"Re-Framing Foucault the Case of Performance Appraisal"
by Findlay, Patricia; Newton, Tim (1998)
In this chapter we aim both to explore the insights that derive from a Foucauldian perspective and to consider some of the limitations of this perspective. The chapter will start narrow and work broad. In order to focus our analysis, we will commence by examining a particular area of management, namely that of performance appraisal. Focusing in on one area allows us a particular scope in examining the benefits and constraints of a Foucauldian analysis. Further, performance appraisal is an area to which Foucault clearly speaks, and one which has already received some attention from writers on organizations applying Foucault (for example, Grey, 1994; Townley, 1994). Having used appraisal practice as a vehicle to close in on the constraints of Foucauldian work, we will then broaden our analysis to consider some issues raised by the wider developments in human resource management over the past decade. The final section of the chapter will address the theoretical limitations of Foucauldian analysis that our preceding work indicates. We shall proceed by first presenting a brief introduction to appraisal, and then considering the broader relevance of Foucault to understanding appraisal. We will then consider difficulties that arise with a Foucauldian analysis of appraisal, through a critical evaluation of those applying Foucault (to appraisal), particularly Barbara Townley and Chris Grey. We will argue that a Foucauldian framework runs the danger of detracting from critical analysis, and we shall explore these issues more broadly by considering trends in the recent development of human resource management. We shall assert that, contrary to Foucault, monarchic power is not clearly on the wane (Newton, 1994; Newton et al., 1995), and that there are reasonable reasons why our ‘representation of power has remained under the spell of monarchy’ (Foucault, 1979: 88). We shall further suggest that the problem with detracting from the relevance of monarchic power is that it runs the risk of softening rather than sharpening critical analysis. Finally, we will argue that Foucauldian work has proved limited in its ability to address one of the central questions for sociology and organizational sociology, namely how we deal with the subject and human agency.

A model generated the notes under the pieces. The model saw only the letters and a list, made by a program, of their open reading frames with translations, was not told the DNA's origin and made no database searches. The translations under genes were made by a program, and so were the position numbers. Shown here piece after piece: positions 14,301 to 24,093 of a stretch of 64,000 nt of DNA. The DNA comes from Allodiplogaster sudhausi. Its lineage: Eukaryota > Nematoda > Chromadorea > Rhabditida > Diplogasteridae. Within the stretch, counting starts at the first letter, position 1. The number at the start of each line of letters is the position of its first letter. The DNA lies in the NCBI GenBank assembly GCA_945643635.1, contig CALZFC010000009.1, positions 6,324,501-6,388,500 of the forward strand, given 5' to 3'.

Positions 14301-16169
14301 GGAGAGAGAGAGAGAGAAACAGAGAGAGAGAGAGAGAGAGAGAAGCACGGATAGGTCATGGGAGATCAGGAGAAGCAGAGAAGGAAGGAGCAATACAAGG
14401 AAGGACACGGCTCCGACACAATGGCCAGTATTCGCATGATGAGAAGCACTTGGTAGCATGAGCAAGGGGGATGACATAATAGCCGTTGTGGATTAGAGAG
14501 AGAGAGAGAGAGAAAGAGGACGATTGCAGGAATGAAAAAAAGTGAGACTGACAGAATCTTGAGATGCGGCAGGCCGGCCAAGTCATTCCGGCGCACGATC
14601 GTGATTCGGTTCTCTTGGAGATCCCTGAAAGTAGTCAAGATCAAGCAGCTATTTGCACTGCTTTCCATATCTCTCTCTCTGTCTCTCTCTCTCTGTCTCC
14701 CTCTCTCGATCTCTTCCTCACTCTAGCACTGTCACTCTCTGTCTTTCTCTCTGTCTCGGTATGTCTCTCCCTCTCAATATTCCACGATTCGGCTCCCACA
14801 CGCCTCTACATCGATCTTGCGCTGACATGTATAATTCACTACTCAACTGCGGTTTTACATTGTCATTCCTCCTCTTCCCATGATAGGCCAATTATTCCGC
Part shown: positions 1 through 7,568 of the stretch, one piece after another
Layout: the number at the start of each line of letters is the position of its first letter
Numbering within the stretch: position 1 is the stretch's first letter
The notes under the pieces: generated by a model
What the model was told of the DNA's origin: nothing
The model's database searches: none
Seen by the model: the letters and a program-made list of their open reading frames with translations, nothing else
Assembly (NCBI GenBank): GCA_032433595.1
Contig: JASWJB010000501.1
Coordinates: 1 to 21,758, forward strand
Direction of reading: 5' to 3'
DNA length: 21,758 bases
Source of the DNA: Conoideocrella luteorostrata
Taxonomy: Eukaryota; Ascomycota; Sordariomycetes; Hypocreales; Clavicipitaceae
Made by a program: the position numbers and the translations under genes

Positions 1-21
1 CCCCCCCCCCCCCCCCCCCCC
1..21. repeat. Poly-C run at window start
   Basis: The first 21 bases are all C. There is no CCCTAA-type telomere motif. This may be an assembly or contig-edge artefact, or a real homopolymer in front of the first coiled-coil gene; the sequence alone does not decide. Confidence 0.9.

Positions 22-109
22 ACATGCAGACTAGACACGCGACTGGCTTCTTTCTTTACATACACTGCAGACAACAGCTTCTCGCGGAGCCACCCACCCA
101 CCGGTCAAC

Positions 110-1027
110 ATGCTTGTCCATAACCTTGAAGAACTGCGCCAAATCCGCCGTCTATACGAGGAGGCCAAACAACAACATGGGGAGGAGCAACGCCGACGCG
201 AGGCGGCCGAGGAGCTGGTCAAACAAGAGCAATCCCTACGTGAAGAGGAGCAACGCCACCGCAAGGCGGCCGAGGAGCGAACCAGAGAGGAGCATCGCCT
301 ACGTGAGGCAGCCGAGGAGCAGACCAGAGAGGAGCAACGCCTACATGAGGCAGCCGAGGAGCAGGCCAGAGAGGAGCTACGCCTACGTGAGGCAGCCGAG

The emphasis upon discipline and surveillance in Foucault's earlier conceptualization of power (most especially in Discipline and Punish, 1979) finds an easy application in performance appraisal. Appraisal can be seen as epitomizing a desire for observation and surveillance, to make the employee a ‘knowable, calculable and administrable object’ (Miller and Rose, 1990: 5). It appears as one tactic working towards the notion of disciplinary power enshrined in Foucault's reference to Bentham's ‘Panopticon’, the model prison in which prisoners can always be seen, yet cannot see themselves. It is easy to see the panoptic power of appraisal in the plethora of appraisal measures, such as the use of Likert scales, graphic rating scales, critical incidents, mixed standard rating scales, behaviourally anchored rating scales and so on. All such measures are designed to refine the observational assessment of the appraisee, to provide an unfettered gaze upon their job performance and, particularly, to identify any inabilities they may have in meeting expected norms. At the same time, such techniques are not the only form of performance monitoring, since managers now have available a number of sophisticated ‘electronic surveillance’ possibilities, as illustrated by writers such as Zuboff (1988) and Sewell and Wilkinson (1992). However appraisal is about more than surveillance since it is not just about monitoring ‘sub-standard’ performance, but knowing why it occurred. Answering this question requires an ability to gaze upon the subjectivity of the worker, to know her feelings, anxieties, her identity and her consciousness (Newton et al., 1995). Only that kind of observation is really playing the kind of celestial power game envisaged in Foucault's symbolic use of the Panopticon, with its architectural metaphor of ‘a mechanism of power reduced to its ideal form’ (Foucault, 1979: 205). (p.214)
KeywordsFoucault, Performance Evaluation, Performance Review, Human Resources, Sociology, French Social Theory, Organisational Theory
ThemesOn Foucault, Foucault, Critical Management Studies
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